Oxytocin: The Love Hormone

Oxytocin, many times referred to as the Love Hormone, is a powerful hormone occurring naturally in both men and women. The higher our levels of oxytocin, the more happy we feel, the less cardiovascular stress we have and our immune system improves. There are certain things that you can do to increase your levels such as kissing or having sex, as you may suspect. However, a recent article in Prevention quotes Paul Zak, PhD and author, saying there are many other ways to pump up that hormone without jumping in to bed. Check out the list below!

heart hands

Hug it out: If you meet Dr. Zak, the first thing he'll do is give you a hug. "I just refuse to handshake at all," he says. Even among strangers, hugging releases oxytocin, he says. Last year, Dr. Zak spread the hugging bug to hardened New Yorkers at an event called Love Night, where strangers were encouraged to hug one another. "If it works on 500 random New Yorkers, it'll work for you," Dr. Zak says.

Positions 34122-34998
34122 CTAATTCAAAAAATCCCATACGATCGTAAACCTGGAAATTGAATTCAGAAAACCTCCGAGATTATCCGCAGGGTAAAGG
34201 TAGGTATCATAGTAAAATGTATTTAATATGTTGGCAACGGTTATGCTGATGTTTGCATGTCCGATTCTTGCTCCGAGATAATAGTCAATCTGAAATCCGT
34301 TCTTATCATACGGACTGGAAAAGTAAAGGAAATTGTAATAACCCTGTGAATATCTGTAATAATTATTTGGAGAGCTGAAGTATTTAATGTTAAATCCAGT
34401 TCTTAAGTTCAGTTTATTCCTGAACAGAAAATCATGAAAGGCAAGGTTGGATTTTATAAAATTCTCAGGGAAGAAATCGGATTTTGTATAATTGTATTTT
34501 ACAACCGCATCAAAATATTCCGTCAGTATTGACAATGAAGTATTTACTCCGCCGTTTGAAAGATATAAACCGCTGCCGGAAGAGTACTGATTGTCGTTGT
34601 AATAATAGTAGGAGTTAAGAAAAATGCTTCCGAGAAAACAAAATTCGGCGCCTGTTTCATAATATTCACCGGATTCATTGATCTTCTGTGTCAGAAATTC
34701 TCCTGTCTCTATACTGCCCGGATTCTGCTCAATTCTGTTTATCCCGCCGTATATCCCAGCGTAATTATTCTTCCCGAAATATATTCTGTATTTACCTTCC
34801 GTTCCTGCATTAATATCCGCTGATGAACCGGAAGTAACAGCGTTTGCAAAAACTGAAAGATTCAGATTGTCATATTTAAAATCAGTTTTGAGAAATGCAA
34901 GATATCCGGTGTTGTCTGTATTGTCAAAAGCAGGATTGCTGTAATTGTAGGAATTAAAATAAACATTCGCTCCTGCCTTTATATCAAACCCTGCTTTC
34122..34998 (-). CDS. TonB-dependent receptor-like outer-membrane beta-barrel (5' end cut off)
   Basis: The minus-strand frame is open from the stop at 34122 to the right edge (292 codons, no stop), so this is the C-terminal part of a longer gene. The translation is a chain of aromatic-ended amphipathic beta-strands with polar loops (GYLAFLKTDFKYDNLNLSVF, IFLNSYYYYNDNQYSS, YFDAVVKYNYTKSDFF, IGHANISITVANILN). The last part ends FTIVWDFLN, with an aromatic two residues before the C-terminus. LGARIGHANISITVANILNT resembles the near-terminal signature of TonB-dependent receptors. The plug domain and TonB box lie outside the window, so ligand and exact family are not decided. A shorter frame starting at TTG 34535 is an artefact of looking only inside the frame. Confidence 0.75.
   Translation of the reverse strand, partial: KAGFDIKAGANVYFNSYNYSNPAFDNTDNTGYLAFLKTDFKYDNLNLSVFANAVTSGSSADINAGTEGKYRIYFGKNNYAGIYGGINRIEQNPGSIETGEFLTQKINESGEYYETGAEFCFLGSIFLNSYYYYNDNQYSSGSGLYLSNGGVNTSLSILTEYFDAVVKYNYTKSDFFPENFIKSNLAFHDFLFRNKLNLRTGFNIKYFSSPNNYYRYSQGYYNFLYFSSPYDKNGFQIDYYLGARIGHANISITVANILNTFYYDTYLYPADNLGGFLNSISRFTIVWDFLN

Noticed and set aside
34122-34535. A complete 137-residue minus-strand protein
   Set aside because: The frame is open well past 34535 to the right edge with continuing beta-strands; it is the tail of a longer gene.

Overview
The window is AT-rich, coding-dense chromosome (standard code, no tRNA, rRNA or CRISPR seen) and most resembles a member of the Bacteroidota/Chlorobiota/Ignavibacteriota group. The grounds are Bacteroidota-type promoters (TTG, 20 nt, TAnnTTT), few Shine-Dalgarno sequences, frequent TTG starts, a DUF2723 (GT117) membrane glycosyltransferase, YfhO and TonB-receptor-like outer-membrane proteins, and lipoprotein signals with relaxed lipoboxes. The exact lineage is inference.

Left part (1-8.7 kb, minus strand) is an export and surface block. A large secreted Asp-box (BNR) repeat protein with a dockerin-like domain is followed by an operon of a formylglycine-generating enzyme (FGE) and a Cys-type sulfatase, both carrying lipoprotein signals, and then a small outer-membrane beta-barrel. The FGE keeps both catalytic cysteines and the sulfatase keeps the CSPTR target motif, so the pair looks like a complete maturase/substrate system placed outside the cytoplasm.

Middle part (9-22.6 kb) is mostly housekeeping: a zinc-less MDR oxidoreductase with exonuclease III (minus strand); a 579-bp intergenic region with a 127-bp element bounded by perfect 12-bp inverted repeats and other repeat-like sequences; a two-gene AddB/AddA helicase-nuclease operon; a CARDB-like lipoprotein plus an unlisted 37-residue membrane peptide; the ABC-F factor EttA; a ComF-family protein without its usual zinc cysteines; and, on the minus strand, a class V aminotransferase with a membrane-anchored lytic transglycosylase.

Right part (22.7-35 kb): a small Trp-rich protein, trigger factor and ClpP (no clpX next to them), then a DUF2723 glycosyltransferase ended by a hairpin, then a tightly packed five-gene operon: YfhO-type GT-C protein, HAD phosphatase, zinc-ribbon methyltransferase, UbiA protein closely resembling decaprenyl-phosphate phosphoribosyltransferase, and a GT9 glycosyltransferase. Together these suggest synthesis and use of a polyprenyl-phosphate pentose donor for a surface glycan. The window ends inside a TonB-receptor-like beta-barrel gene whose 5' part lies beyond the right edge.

couple hugging

Modify your handshake: Not into hugging your mailman or job interviewer? Touch is still important. Dr. Zak suggests a modified handshake: One hand over the other. Making eye contact also makes the connection more powerful.

handshake

Watch a tearjerker: Seeing a powerful movie is the best oxytocin releaser Dr. Zak has found to date. Here's some context: When oxytocin is increased by 10-20%, noticeable behavior changes—like feeling more relaxed—result. Watching an emotionally compelling movie makes oxytocin surge 47%. Why? Our brains process the plot and characters as if they were in the room with us, Dr. Zak says.

sad movie

Sing Karaoke: Belting out show tunes, singing in a choir, or even doing karaoke is an instant oxytocin trigger, but only if you're doing it with other people, Dr. Zak says.

woman singing

Bust a move: There's nothing quite like partnered dancing to get your oxytocin fix. In one experiment, Dr. Zak drew the blood of dancers before and after a night of dancing. He found that the oxytocin levels of the dancers rose 11%, regardless of age or gender. They also reported feeling closer to others and closer to "something bigger than themselves," even though the evening had nothing to do with religion.

woman dancing

Want more tips on inducing Oxytocin?  Click here to be taken to the original story on Prevention.